William Eichler 30 January 2024

‘Three strikes and you’re out’ social housing plans announced

‘Three strikes and you’re out’ social housing plans announced image
Image: Peter Rhys Williams / Shutterstock.com.

Social landlords could soon be empowered to evict anti-social tenants and ban them from applying for council housing under the Government’s new plans.

Housing Secretary Michael Gove today launched a consultation on plans to reform how social housing is allocated.

The plans could see tenants evicted after three warnings for disruptive behaviour and then banned for two years from reapplying for social housing. People with unspent convictions and anti-social behaviour orders could be disqualified for up to five years.

Housing Minister Lee Rowley said: ‘Today we are proposing further steps to make the allocation of social housing fairer for people. If you abuse the system, making peoples’ lives a misery or actively work against our British values, you are making a choice – such choices will have consequences and our proposals seek to stop such people getting a social home.’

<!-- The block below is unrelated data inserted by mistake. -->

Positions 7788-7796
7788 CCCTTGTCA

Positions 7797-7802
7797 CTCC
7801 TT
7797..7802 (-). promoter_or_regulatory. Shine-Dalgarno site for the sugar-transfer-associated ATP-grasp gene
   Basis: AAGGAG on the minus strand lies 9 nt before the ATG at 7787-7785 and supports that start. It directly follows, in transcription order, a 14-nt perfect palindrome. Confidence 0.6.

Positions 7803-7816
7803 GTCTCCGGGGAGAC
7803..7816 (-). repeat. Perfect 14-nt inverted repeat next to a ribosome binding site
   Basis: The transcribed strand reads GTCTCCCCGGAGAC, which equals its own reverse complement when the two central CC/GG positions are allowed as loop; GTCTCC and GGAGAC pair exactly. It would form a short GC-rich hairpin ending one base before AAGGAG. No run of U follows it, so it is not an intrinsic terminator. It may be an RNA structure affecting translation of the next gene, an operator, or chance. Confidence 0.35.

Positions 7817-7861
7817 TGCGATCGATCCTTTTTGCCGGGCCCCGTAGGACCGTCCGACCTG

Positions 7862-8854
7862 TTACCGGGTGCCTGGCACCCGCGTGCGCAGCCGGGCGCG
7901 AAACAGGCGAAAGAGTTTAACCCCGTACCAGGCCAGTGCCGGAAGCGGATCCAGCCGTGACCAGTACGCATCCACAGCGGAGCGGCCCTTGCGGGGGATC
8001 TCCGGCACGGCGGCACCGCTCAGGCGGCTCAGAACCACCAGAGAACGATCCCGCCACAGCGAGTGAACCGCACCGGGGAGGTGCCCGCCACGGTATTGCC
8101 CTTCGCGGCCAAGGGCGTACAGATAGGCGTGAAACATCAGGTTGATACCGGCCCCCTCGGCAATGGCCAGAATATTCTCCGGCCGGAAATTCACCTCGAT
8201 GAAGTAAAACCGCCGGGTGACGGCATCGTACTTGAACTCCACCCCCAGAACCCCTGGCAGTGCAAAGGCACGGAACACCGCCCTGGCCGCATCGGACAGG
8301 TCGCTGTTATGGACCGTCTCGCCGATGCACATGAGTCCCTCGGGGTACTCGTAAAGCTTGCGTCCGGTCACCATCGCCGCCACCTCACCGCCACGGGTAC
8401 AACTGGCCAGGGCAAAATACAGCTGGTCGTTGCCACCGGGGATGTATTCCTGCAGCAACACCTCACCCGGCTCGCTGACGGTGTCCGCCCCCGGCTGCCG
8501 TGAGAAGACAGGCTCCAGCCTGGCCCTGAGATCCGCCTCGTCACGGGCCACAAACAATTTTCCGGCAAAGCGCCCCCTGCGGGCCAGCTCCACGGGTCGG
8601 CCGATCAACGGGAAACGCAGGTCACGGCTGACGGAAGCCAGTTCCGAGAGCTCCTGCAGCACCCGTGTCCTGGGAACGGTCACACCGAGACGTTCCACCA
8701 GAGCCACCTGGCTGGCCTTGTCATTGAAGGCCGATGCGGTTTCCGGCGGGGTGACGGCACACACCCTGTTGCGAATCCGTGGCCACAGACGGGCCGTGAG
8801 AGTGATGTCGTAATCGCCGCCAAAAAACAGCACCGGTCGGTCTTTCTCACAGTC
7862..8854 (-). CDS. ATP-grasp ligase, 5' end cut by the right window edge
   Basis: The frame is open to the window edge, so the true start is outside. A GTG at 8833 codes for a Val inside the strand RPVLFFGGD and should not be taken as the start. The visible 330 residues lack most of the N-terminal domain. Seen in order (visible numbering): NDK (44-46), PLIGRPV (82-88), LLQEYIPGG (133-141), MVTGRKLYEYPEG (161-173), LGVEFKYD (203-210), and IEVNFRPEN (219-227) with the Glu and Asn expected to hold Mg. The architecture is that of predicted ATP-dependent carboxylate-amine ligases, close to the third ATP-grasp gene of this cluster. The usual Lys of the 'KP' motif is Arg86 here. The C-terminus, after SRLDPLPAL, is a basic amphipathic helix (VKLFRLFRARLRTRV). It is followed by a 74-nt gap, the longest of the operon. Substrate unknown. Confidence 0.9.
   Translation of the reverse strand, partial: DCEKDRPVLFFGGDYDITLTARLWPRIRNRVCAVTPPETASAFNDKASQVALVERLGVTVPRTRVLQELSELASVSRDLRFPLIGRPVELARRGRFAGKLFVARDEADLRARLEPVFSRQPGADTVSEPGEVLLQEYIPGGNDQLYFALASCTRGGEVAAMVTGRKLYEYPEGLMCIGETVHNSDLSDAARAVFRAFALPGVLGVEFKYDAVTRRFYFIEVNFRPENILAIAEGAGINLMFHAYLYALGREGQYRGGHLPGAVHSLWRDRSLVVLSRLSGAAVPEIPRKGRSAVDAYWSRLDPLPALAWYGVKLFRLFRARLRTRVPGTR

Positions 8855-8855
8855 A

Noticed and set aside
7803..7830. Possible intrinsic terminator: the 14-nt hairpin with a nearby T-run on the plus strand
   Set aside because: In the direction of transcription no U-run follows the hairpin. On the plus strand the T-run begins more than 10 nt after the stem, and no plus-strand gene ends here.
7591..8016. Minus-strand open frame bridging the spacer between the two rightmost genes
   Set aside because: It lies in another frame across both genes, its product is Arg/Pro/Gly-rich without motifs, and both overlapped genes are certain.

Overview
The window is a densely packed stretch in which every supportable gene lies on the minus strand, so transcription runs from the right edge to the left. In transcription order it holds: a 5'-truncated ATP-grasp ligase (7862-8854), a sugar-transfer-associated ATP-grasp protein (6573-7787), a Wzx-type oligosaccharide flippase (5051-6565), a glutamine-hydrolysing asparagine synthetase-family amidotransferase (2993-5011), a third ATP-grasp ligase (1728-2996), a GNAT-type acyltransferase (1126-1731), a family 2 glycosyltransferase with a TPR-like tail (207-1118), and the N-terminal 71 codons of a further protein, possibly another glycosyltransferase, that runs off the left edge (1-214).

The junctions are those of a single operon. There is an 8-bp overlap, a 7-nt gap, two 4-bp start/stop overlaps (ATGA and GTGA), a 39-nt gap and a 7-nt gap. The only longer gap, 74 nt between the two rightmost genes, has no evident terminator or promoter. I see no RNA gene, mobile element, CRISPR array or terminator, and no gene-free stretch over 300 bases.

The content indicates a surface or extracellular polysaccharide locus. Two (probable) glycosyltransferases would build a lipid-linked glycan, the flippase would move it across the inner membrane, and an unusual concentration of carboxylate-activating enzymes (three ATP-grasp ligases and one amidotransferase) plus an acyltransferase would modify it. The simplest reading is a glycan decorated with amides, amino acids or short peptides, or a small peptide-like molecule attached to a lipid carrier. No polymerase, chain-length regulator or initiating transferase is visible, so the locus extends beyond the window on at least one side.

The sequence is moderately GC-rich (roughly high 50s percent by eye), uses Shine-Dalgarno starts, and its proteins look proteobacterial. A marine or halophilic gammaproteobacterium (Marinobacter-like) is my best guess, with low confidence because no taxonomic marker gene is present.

The proposed reforms also include new UK and local connection eligibility tests, often described as prioritising ‘British homes for British workers’. Applicants would be required to demonstrate a connection to the UK for at least 10 years and their local area for at least two.

Ninety percent of the lead tenants in social housing are British, according to Government figures. However, in the London borough of Brent, 40% of new social homes were let to foreign nationals in 2021-22.

Cllr Darren Rodwell, Housing spokesperson for the Local Government Association (LGA) said: 'The vast majority of social housing lettings go to UK nationals and many councils already have policies relating to anti-social behaviour, criminal behaviour, rent arrears and income thresholds in their allocation policies. The LGA has raised concerns that restricting eligibility criteria for social housing and extending qualification periods could result in a rise in homelessness.'

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